Monday, November 29, 2010

A river runs through it

Remember the Alamo?
Well, no actually. If you go to San Antonio, Texas, home of the Alamo, you’ll come away remembering the River Walk.
The meandering San Antonio river, a creek really if all is told about it, is a mere four metres wide and only a metre or so deep. While it’s called a river, its volume speaks creek, so somewhere along the line there was a choice to be made.
Should the creek be diverted into a culvert, pave over it and let downtown grow? Or should the creek be managed and expanded so that it could flow all through downtown, and offer an oasis a level below the hustle and bustle of mid-city streets?
It is a haven that runs beneath downtown San Antonio so that office workers can retreat to a shaded, pleasant area on their breaks from a busy day. Tourists can wander for hours through restaurants and a variety of shops, plus gawk at historical architecture or take in a show seated on stone benches in the outdoor amphitheatre, across the river from the stone stage. Of course, you also can be housed in historic hotels that line the waterway.
Our tour guide told us to think of Venice, only clean. The river is drained once a year to facilitate a cleanup that nets whatever has been tossed over its banks — from shopping carts to clothing is carted away, the riverbed is cleaned and the water is permitted to flow again.
Imagine yourself as Robert Hugman in June of 1929, at the height of good times for America - for another four months. You put yourself before the movers and shakers of your city to show them a plan. It’s a chance to make a river out of a creek, a chance to build charm into your city and for practical purposes, a way to control flooding — and they take it.
It wasn’t until 1938 that money was found, through the Works Progress Administration, to begin building the young architect’s vision for his hometown. It’s thanks to Hugman there are unique wrought-iron staircases lining the walkway.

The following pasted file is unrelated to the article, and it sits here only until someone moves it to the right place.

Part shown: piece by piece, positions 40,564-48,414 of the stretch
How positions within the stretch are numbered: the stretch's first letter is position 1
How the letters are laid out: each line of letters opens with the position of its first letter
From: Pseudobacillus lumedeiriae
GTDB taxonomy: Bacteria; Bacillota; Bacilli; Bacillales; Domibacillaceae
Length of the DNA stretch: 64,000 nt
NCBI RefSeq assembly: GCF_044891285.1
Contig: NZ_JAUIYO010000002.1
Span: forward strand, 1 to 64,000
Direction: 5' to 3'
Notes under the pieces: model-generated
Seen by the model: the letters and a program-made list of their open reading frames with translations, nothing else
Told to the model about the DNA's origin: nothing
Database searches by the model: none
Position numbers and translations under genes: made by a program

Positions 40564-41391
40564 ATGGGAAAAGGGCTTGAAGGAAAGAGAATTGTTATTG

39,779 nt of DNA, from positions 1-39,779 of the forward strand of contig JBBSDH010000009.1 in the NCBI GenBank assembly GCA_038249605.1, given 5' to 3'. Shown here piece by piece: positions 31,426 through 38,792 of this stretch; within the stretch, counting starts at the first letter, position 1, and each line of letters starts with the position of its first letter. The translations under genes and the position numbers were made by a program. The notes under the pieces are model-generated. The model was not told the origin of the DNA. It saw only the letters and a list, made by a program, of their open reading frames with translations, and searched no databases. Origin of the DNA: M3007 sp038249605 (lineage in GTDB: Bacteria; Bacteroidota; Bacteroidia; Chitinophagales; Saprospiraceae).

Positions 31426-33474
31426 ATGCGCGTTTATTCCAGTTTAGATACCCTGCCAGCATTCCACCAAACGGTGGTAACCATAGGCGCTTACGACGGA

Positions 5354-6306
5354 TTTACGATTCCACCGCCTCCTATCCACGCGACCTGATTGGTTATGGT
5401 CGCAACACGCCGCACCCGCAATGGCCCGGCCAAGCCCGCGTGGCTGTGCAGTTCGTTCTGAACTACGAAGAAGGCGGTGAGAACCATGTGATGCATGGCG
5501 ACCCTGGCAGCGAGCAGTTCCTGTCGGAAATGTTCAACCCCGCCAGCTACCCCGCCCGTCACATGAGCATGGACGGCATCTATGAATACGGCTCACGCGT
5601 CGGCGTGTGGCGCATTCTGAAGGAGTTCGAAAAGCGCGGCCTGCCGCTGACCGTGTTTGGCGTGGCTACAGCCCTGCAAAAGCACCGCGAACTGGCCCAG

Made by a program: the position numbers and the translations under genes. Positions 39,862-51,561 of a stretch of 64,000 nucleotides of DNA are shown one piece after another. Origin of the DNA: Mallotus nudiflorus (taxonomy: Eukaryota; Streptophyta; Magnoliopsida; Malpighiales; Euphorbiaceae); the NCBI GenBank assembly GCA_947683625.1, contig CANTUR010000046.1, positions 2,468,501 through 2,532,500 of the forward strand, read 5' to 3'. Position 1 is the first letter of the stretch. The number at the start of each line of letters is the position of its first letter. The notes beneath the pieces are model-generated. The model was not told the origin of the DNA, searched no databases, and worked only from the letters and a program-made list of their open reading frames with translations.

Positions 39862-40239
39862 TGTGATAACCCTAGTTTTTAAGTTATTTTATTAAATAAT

And just to make sure the business community bought into the project, Hugman moved his offices on the walks completion in 1941 down to the river even though some said he would be “drowned like a rat” within the year.
He wasn’t.
Casa Rio, the restaurant that opened next to his office in 1946, is still a going concern. The walkways lining the river curve beneath trees laden at this time of year with Christmas lights, and tourists meander along, buying this and that or eating here and there. The lights first come on every year with the holiday river parade, complete with decorated parade floats that really do float, a way to kick off the Yuletide season in splendor.
To get a feel of the river, there are both tour boats and water taxis plying its waters, giving Americans in a dry part of the country a feel for Venice, Italy.
Adjacent to the walk is La Villita, a thriving arts community whose very existence is tied to the River Walk. San Antonio’s first neighbourhood originally was primitive huts to house Spanish soldiers stationed at the Mission San Antonio Valera (the Alamo). After a flood in 1819, it was rebuilt with brick, adobe and stone houses.
Late in the 19th century, immigrants from Germany and France moved into the area and the existing architectural style reflects the cultural mixture of the area’s settlers. But the first part of the 20th century was not kind, and La Villita became the city’s slum.
In 1939, as the River Walk development began taking shape, Mayor Maury Maverick fought to preserve this part of San Antonio’s history. Maverick was one of those colourful Texans, first a Democratic member of the U.S. House of Representatives and now known as the originator of the term “gobbledygook” for obscure and euphemistic bureaucratic language.
After four years of gobbledygook, he went back to the town of his birth to become its mayor.
La Villita houses 26 shops, art galleries and restaurants in those old buildings that run the gamut from palisado to Victorian houses. Visitors can feel their eye drawn from the displayed wares to the walls surrounding them.

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